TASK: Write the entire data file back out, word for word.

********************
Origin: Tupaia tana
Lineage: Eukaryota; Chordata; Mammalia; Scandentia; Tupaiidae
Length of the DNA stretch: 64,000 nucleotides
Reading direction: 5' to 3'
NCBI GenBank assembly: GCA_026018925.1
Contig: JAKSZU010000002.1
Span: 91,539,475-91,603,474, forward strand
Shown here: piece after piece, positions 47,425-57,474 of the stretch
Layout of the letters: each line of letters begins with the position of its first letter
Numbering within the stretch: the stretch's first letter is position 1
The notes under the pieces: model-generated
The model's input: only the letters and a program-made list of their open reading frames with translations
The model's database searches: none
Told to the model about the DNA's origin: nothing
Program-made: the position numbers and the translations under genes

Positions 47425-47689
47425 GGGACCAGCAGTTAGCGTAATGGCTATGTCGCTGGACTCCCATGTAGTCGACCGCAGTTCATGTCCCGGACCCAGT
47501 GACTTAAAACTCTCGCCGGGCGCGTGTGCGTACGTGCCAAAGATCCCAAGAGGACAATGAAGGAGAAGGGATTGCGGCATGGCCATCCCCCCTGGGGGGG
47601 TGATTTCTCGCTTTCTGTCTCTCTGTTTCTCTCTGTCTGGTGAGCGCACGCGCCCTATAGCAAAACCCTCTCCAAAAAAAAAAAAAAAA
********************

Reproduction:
Origin: Tupaia tana
Lineage: Eukaryota; Chordata; Mammalia; Scandentia; Tupaiidae
Length of the DNA stretch: 64,000 nucleotides
Reading direction: 5' to 3'
NCBI GenBank assembly: GCA_026018925.1
Contig: JAKSZU010000002.1
Span: 91,539,475-91,603,474, forward strand
Shown here: piece after piece, positions 47,425-57,474 of the stretch
Layout of the letters: each line of letters begins with the position of its first letter
Numbering within the stretch: the stretch's first letter is position 1
The notes under the pieces: model-generated
The model's input: only the letters and a program-made list of their open reading frames with translations
The model's database searches: none
Told to the model about the DNA's origin: nothing
Program-made: the position numbers and the translations under genes

Positions 47425-47689
47425 GGGACCAGCAGTTAGCGTAATGGCTATGTCGCTGGACTCCCATGTAGTCGACCGCAGTTCATGTCCCGGACCCAGT
47501 GACTTAAAACTCTCGCCGGGCGCGTGTGCGTACGTGCCAAAGATCCCAAGAGGACAATGAAGGAGAAGGGATTGCGGCATGGCCATCCCCCCTGGGGGGG
47601 TGATTTCTCGCTTTCTGTCTCTCTGTTTCTCTCTGTCTGGTGAGCGCACGCGCCCTATAGCAAAACCCTCTCCAAAAAAAAAAAAAAAA